Bolshoi pulls ‘Nureyev’ premiere amid concerns of Kremlin interference

Insiders fear censor objected to ballet’s portrayal of hero’s homosexuality

Rudolf Nureyev: the dancer working with Erik Bruhn, with whom he had a long affair, in 1965. Photograph: Jack Mitchell/Getty

Rudolf Nureyev: the dancer working with Erik Bruhn, with whom he had a long affair, in 1965. Photograph: Jack Mitchell/Getty

 

A last-minute decision by Russia’s Bolshoi Theatre to cancel the premier of a ballet about the late dancer and choreographer Rudolf Nureyev has shocked art critics and raised concern about growing Kremlin interference in the arts.

The management of the Bolshoi said Nureyev was not yet ready to show, but Russian theatre folk suspect that the production’s portrayal of the hero’s homosexuality may have been deemed unacceptable by state censors.

Two years in the making, Nureyev was to have opened on the hallowed stage of the Bolshoi Theatre in Moscow on Tuesday to an audience of theatre directors and critics from all over the world.

In an unexpected move the Bolshoi announced on its website on Saturday that the premier had been cancelled, without giving an explanation. Ticket holders were offered their money back or a seat at a performance of the classic ballet Don Quixote instead.

The Nureyev production needed more work and would not be shown until May 2018, Vladimir Urin, the director of the Bolshoi Theatre, said on Monday. Cancellation of the eagerly awaited premier had dealt a blow to the Bolshoi’s reputation, “but it’s important that we do quality shows”, he told reporters gathered in the glittering main hall of the theatre.

Nureyev cancellation: the Bolshoi Ballet’s director, Makhar Vaziev, and Bolshoi Theatre’s general director, Vladimir Urin, talk to reporters about the postponement of the ballet. Photograph: Alexander Nemenov/AFP/Getty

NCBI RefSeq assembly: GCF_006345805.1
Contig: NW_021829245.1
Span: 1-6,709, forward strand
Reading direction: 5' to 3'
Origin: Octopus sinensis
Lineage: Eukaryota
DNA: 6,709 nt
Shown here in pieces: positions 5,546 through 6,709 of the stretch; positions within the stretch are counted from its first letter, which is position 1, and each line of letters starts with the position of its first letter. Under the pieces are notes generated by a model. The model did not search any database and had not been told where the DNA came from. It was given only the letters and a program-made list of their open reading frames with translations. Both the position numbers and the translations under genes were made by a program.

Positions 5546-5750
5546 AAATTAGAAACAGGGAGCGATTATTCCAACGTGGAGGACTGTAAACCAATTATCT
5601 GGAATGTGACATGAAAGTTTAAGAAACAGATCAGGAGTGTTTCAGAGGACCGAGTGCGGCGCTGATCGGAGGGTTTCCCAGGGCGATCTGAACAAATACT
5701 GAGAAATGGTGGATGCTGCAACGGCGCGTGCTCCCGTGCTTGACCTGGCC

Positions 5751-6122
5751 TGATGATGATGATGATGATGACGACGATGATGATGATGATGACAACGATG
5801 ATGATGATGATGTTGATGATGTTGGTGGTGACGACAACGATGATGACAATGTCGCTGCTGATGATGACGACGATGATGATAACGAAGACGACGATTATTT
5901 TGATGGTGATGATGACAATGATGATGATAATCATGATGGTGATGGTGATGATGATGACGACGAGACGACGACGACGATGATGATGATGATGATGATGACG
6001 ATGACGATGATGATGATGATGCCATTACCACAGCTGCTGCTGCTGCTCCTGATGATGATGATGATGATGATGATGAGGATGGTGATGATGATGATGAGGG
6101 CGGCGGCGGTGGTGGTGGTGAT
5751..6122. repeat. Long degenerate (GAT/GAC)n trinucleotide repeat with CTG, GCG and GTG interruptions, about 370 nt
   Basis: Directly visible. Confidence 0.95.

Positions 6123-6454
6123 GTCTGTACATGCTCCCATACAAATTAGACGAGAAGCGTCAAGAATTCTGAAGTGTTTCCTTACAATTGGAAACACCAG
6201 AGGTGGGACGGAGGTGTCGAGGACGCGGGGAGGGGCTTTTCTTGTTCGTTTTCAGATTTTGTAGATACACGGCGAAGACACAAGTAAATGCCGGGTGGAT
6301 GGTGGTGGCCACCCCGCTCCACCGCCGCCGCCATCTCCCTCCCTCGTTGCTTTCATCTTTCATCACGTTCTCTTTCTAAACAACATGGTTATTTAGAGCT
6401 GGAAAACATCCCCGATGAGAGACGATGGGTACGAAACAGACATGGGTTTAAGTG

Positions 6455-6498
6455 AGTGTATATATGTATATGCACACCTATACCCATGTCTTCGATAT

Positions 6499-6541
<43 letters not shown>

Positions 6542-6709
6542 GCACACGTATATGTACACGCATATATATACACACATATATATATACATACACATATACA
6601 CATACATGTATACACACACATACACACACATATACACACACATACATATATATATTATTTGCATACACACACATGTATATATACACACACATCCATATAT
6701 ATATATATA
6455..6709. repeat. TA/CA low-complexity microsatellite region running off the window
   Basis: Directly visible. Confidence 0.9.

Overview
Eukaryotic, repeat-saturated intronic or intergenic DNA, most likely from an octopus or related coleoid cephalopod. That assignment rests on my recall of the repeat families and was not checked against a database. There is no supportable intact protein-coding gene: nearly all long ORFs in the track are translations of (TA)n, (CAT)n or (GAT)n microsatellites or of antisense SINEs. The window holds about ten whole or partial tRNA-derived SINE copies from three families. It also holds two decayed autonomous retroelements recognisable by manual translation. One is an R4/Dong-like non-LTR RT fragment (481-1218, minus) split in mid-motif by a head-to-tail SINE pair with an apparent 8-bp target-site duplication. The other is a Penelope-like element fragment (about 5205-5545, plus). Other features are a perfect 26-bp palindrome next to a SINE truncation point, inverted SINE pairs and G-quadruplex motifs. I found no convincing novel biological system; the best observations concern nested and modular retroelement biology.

Nureyev cancellation: the Bolshoi Ballet’s director, Makhar Vaziev, and Bolshoi Theatre’s general director, Vladimir Urin, talk to reporters about the postponement of the ballet. Photograph: Alexander Nemenov/AFP/Getty

Rudolf Nureyev began his career at the Kirov Ballet in Leningrad – now St Petersburg – and rapidly became one of the Soviet Union’s most acclaimed and original dancers. In a daring move, in 1961 he gave his KGB minders the slip while on tour in Paris and defected to the West, where he became a star as a dancer at the Royal Ballet in London and as a director at Paris Opera Ballet. He died from Aids-related causes in 1993.

Nureyev led a colourful love life, and Kirill Serebrennikov, the director of the new ballet, had not shied away from homosexual themes in the work, Moscow theatre experts said. Scenes such as a dance of transvestites and others exploring the hero’s long love affair with Erik Bruhn, the Danish ballet dancer, may have crossed a line with anti-gay state censors.

Russia’s vaguely worded law prohibiting the propaganda of homosexuality among minors can be interpreted to ban public displays of affection between LGBT people.

Mr Urin said that he had been aware that Nureyev would cover homosexual themes when he originally gave permission for the ballet, and that these could provoke a “certain unpleasantness”. But that did not explain why the theatre waited to cancel the ballet until just three days before the curtain rose for the first time.

Many Moscow theatregoers suspect that powerful figures in the Russian arts establishment are out to discredit Mr Serebrennikov, who as director of Moscow’s popular Gogol Centre theatre has championed LGBT causes and criticised the Kremlin for allowing creeping censorship in the arts.

Mr Serebrennikov’s troubles began in April when he was questioned by Russian investigators in connection with an alleged 200-million-rouble (€2.9 million) fraud at a theatre group he founded. Two former employees at the Sedmaya Studiya group have admitted stealing state funds and are being held by police.

Mr Serebrennikov is a well-known figure at the Bolshoi, where he directed acclaimed productions of Rimsky-Korsakov’s ballet The Golden Cockerel and The Hero of Our Time, an adaptation of the Russian writer Mikhail Lermontov’s novel, but so far has not commented on the scandal engulfing Nureyev.

Many at the Bolshoi fear that Russia is sliding back towards the repressions of the Stalin era, when free speech was crushed by the authorities.

“The last time this happened in the theatre was in the 30s in the 20th century,” tweeted Maria Alexandrova, a principal dancer at the Bolshoi ballet. “A new era is beginning but history moves in circles.”